Stop The Presses

'His Girl Friday' has charm, but doesn't deliver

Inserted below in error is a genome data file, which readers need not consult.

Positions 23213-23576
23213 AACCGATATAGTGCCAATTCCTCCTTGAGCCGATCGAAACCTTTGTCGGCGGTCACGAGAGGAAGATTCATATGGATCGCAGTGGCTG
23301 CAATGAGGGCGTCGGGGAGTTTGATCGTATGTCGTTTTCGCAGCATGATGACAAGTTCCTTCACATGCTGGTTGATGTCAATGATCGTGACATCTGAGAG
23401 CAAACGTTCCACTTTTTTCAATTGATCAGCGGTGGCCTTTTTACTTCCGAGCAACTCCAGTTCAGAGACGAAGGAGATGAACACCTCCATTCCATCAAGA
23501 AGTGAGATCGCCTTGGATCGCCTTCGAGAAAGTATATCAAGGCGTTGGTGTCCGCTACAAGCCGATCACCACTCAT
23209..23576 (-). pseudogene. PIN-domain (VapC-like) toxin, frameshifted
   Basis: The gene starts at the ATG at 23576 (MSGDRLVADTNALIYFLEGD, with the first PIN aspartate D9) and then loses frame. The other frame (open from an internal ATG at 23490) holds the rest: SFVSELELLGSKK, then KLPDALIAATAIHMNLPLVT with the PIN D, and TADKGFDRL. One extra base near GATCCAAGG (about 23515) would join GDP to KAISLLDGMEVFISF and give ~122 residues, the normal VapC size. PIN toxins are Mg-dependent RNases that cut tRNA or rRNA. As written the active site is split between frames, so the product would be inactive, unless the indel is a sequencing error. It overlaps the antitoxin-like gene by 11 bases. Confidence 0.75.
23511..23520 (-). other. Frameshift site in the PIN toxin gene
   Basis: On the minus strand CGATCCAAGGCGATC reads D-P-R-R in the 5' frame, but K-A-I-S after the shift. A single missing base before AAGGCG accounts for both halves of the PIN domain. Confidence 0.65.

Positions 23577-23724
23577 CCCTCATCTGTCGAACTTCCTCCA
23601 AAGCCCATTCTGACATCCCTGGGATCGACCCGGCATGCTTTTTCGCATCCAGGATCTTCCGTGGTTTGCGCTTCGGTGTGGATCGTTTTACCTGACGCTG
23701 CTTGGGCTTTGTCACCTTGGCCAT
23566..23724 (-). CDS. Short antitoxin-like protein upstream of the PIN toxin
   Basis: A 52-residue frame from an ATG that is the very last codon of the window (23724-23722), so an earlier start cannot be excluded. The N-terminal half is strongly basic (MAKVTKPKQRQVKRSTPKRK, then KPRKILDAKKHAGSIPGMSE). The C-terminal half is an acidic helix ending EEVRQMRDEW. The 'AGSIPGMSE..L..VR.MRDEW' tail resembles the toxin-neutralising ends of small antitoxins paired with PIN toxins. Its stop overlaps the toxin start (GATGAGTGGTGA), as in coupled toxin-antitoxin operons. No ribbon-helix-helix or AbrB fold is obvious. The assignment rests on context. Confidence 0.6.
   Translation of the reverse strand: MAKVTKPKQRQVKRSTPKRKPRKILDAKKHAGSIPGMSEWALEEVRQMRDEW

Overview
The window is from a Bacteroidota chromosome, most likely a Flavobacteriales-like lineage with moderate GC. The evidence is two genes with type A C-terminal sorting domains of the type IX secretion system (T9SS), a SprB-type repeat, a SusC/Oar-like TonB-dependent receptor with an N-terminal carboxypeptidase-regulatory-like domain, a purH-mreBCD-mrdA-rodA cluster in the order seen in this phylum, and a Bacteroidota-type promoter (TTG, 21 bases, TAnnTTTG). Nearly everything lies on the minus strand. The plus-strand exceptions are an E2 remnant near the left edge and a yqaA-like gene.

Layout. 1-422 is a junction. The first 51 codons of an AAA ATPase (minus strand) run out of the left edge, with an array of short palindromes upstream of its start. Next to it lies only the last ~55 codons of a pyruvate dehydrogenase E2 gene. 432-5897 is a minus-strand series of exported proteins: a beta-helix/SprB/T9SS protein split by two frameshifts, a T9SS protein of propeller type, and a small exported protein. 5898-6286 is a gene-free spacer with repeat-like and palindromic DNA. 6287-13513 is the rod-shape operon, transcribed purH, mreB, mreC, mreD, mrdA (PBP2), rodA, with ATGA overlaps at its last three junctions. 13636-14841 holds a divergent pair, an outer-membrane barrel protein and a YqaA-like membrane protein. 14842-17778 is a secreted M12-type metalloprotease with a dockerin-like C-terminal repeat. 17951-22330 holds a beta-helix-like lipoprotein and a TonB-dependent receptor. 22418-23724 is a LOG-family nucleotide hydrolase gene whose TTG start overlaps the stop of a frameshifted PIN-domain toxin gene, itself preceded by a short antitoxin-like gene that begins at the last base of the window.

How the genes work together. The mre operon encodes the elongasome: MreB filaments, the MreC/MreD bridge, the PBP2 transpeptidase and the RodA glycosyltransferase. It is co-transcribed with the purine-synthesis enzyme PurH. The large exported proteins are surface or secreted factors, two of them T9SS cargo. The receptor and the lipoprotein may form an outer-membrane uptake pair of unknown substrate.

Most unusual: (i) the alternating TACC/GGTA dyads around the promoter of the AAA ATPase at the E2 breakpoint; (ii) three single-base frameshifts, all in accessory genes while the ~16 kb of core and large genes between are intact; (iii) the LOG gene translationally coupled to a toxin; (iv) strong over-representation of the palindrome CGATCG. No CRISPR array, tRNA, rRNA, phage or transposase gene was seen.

This just in: Newsroom Comedy Much More Appealing in Theory Than Reality. Set in a 1930s Chicago courthouse press room, on a stage replete with old-fashioned typewriters, antique phones, and dark wood tones, the action starts out with a rush of diffused energy that is unfortunately typical of much of the evening. A bunch of cranky, dissolute news hawks play out just about every cliché on record, in this case squawking like buzzards over the upcoming hanging of cop-killing anarchist Earl Holub (it is, frankly, not as interesting as it sounds). Angela Bassett and Courtney B. Vance anchor the cast as divorced idealistic muckrakers (yes, I know that's a contradiction). Bassett, as reporter Hildy Johnson, brings an easy appeal to her role. Vance, as editor Walter Burns, steps on a line here and there, but brings a physical slipperiness to his amoral and happily manipulative character. There are plenty of truly funny moments, such as Kris L. Nelson's maniacal entrance at the end of Act I as Holub, and Diamond Louie (Zach Curtis) carrying off the hair-pulling old biddy Mrs. Baldwin (Barbara Byrne) in the second act. Kate Eifrig adds to what is a growing résumé of offbeat interpretations with her Mollie Molloy, a tart with a heart of gold that Eifrig rescues from Groanerville with an off the rails, all eyes and limbs performance. Under Joe Dowling's direction, the production comes in at just under three hours. One feels that if any of the actors were given a chance to pause for a breath and actually lend subtlety to their work, we would have been there for at least four. It is ultimately a frustrating night, with the abundance of talent (both local and national) onstage, and with a sense of missed opportunity in the air. There is simply something exhausting about watching talented people work so hard for results so scattershot.

 
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